Apparently Alexandra Fuller’s first memoir, Don’t Let’s Go to the Dogs Tonight, caused a bit of strife between her and her mother (who refers to herself as Nicola Fuller of Central Africa, and to Don’t Let’s Go to the Dogs Tonight as “that Awful Book”, which cracked me up on multiple occasions). Not surprising, since Nicola does not come off as the greatest mother in that book. A lot of fun, perhaps, but not the nurturing type. In Cocktail Hour Under the Tree of Forgetfulness, Alexandra delves a bit more into her parents’ past, and attempts to fill in some holes in her own memories of her childhood. Nicola may not come off too great in this one either, but it’s a little easier to understand why.
“You learn not to mourn every little thing out here, or you’d never, ever stop grieving.”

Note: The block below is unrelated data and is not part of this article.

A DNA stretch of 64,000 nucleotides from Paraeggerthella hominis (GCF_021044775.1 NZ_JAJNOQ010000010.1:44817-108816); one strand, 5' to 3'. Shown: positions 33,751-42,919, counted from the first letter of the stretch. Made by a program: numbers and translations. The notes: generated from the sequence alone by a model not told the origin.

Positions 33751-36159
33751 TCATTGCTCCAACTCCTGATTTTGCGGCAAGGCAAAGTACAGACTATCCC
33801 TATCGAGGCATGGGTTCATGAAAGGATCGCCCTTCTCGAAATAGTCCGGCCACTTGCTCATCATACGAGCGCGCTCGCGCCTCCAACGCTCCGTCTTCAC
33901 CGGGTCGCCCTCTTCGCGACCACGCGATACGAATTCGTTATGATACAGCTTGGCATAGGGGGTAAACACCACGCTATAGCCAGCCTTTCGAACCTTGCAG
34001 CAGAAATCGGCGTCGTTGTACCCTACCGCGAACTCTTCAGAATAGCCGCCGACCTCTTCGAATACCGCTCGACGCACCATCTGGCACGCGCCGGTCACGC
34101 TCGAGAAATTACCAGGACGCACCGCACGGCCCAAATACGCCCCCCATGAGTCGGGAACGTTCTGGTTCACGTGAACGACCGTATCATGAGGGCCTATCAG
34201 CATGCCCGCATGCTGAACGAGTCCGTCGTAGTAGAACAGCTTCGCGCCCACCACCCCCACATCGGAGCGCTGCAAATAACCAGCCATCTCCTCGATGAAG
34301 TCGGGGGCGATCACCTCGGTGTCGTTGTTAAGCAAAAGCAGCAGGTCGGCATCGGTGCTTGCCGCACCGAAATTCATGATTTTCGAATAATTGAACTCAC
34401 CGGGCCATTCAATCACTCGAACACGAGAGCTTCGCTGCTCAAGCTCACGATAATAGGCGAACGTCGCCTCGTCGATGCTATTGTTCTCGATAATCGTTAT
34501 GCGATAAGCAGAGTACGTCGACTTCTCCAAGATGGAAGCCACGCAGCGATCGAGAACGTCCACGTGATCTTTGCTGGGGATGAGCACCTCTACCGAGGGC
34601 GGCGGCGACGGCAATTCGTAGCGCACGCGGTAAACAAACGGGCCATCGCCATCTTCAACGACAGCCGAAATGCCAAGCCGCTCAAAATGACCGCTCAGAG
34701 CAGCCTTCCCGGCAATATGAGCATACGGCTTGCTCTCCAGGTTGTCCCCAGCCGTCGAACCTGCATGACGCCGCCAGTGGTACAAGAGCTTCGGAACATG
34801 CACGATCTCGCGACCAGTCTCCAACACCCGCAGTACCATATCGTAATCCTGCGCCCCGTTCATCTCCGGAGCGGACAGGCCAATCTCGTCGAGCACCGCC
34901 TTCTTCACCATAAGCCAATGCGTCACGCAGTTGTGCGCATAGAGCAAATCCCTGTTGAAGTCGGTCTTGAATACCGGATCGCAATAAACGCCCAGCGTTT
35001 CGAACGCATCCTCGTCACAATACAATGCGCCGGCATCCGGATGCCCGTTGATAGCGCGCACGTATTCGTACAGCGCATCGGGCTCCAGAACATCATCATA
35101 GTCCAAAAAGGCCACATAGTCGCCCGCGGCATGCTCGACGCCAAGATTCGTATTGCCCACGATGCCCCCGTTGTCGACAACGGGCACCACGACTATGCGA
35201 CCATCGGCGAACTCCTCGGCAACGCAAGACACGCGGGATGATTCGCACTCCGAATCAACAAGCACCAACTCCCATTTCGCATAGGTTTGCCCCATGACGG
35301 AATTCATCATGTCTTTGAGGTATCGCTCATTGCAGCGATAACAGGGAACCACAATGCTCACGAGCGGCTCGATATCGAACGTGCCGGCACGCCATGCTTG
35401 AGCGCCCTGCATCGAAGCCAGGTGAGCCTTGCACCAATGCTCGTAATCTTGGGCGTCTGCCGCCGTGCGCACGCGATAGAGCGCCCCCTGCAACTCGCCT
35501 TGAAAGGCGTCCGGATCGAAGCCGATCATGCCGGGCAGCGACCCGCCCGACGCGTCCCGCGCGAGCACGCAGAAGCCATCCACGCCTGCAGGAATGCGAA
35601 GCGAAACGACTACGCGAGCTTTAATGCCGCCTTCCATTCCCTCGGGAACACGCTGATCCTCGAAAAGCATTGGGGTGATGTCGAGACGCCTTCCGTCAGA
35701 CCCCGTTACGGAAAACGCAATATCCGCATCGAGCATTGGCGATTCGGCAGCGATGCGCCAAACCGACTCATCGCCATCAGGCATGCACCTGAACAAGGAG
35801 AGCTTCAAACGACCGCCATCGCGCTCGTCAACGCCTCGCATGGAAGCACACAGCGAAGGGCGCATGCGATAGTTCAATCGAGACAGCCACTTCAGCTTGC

Alexandra’s parents, Tim and Nicola, both came to Africa on different paths. But both knew immediately that this was the only place for them. After decades, with multiple farms and homesteads lost, severed connections with family back home, the deaths of three children and countless pets — they still know Africa to be their home, and claim not to regret a moment. Alexandra uses this memoir to find out more about her parents, and therefore, her own history. Having just read Don’t Let’s Go to the Dogs Tonight, I could see where a story from the first book was fully fleshed out and explored in this one. We get more information about the deaths of the Fullers other three children, as well as how they ended up at various homes across the continent. We also find out more about Nicola’s background and family, which goes far in explaining her actions throughout Alexandra’s childhood. I highly recommend reading these two in order.